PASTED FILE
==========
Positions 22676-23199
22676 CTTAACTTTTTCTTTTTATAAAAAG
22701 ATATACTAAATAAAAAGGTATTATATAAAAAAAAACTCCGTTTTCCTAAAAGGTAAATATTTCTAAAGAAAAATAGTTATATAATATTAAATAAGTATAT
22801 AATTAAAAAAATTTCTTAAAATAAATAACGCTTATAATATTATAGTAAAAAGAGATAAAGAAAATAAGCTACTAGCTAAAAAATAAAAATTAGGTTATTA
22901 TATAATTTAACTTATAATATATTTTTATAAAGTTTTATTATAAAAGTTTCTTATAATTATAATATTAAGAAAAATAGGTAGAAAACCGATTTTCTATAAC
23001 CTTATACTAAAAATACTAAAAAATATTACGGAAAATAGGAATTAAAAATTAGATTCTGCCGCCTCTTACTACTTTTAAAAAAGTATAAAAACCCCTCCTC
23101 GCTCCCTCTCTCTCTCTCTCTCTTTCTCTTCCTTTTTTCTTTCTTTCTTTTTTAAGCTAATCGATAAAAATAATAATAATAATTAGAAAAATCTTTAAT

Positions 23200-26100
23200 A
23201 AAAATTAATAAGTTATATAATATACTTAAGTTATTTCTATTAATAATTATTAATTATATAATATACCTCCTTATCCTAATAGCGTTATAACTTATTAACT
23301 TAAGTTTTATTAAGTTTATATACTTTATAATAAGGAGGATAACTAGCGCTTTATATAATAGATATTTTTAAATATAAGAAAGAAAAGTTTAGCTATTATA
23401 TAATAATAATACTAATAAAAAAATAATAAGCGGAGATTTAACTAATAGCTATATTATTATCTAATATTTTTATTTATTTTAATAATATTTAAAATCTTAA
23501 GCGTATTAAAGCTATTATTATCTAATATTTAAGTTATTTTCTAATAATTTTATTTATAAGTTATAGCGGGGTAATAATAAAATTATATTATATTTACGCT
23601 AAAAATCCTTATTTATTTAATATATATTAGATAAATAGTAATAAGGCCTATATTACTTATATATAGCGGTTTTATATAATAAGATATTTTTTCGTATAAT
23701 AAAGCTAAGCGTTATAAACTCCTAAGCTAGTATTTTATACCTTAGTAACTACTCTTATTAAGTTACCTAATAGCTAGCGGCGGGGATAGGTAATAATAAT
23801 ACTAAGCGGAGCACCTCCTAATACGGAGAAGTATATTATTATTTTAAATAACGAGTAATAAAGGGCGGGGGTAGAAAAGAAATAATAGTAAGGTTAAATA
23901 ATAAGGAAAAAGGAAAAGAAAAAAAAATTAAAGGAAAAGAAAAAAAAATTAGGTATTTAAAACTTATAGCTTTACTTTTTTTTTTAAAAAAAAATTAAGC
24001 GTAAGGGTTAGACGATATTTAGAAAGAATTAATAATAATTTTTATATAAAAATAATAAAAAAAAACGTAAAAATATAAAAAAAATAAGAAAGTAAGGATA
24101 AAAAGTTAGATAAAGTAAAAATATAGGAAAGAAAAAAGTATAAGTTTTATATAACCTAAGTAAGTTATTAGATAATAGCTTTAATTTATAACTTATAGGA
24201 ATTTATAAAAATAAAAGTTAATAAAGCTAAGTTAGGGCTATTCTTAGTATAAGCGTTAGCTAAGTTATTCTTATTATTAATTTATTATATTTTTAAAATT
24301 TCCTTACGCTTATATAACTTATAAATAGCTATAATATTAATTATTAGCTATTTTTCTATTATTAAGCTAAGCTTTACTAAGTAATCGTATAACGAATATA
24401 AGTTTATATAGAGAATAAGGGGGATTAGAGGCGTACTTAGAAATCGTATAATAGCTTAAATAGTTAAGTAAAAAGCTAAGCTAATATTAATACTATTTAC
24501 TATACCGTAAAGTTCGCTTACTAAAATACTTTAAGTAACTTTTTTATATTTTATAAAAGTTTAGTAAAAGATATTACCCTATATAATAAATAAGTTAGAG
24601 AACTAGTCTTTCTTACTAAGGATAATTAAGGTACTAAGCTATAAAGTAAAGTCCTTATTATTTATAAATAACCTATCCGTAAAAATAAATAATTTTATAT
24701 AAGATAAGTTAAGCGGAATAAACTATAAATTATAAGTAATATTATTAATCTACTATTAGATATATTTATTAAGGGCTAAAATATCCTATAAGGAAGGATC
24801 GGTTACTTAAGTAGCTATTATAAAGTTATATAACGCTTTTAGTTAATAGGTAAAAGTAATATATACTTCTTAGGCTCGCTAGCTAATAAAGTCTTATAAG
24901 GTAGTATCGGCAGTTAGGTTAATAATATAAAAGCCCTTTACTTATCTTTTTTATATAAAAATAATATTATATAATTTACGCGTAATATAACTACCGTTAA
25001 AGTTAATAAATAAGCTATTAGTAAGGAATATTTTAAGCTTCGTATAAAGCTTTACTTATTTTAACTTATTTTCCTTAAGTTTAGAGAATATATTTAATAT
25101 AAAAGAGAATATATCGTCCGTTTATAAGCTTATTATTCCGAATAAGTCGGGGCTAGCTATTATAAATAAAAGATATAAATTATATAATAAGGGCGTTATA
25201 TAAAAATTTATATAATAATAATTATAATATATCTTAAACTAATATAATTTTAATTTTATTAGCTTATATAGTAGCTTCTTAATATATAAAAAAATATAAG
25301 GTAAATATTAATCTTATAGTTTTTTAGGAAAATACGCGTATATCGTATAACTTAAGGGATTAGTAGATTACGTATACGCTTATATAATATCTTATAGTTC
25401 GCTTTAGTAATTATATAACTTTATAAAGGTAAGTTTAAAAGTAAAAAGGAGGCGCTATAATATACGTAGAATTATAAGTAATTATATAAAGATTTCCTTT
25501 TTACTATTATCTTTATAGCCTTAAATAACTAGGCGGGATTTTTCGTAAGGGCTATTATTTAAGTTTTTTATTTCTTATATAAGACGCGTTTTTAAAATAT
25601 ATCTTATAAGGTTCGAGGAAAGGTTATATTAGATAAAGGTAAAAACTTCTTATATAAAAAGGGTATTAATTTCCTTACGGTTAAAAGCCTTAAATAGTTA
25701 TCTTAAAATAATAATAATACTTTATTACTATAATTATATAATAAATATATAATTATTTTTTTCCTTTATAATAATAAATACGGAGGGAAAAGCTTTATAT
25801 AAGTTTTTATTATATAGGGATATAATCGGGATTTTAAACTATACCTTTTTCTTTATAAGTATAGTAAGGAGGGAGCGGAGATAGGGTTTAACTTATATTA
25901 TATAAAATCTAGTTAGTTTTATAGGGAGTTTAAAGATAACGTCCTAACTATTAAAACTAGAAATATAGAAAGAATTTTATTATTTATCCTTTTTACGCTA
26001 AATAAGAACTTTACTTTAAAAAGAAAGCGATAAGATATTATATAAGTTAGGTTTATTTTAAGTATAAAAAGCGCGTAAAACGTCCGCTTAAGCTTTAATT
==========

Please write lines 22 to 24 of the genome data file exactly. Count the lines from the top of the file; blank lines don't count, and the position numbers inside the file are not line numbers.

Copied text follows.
24401 AGTTTATATAGAGAATAAGGGGGATTAGAGGCGTACTTAGAAATCGTATAATAGCTTAAATAGTTAAGTAAAAAGCTAAGCTAATATTAATACTATTTAC
24501 TATACCGTAAAGTTCGCTTACTAAAATACTTTAAGTAACTTTTTTATATTTTATAAAAGTTTAGTAAAAGATATTACCCTATATAATAAATAAGTTAGAG
24601 AACTAGTCTTTCTTACTAAGGATAATTAAGGTACTAAGCTATAAAGTAAAGTCCTTATTATTTATAAATAACCTATCCGTAAAAATAAATAATTTTATAT